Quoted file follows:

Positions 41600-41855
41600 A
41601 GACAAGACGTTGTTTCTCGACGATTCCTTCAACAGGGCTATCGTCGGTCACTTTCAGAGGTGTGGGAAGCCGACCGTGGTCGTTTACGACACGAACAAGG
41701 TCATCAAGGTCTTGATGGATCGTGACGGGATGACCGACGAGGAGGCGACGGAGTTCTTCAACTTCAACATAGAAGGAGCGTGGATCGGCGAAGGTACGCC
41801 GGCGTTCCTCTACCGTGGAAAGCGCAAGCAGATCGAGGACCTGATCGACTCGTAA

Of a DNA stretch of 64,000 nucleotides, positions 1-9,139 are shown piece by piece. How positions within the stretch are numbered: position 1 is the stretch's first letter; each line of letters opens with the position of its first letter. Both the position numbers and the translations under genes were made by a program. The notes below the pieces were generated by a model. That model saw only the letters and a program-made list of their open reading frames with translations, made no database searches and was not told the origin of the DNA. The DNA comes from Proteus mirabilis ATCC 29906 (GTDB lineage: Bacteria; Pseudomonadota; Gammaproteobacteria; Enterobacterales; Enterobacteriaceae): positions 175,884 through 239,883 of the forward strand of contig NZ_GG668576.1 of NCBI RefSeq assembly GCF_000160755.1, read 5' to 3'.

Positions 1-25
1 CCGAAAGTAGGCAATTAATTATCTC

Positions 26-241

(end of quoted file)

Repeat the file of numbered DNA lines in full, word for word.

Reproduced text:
Positions 41600-41855
41600 A
41601 GACAAGACGTTGTTTCTCGACGATTCCTTCAACAGGGCTATCGTCGGTCACTTTCAGAGGTGTGGGAAGCCGACCGTGGTCGTTTACGACACGAACAAGG
41701 TCATCAAGGTCTTGATGGATCGTGACGGGATGACCGACGAGGAGGCGACGGAGTTCTTCAACTTCAACATAGAAGGAGCGTGGATCGGCGAAGGTACGCC
41801 GGCGTTCCTCTACCGTGGAAAGCGCAAGCAGATCGAGGACCTGATCGACTCGTAA

Of a DNA stretch of 64,000 nucleotides, positions 1-9,139 are shown piece by piece. How positions within the stretch are numbered: position 1 is the stretch's first letter; each line of letters opens with the position of its first letter. Both the position numbers and the translations under genes were made by a program. The notes below the pieces were generated by a model. That model saw only the letters and a program-made list of their open reading frames with translations, made no database searches and was not told the origin of the DNA. The DNA comes from Proteus mirabilis ATCC 29906 (GTDB lineage: Bacteria; Pseudomonadota; Gammaproteobacteria; Enterobacterales; Enterobacteriaceae): positions 175,884 through 239,883 of the forward strand of contig NZ_GG668576.1 of NCBI RefSeq assembly GCF_000160755.1, read 5' to 3'.

Positions 1-25
1 CCGAAAGTAGGCAATTAATTATCTC

Positions 26-241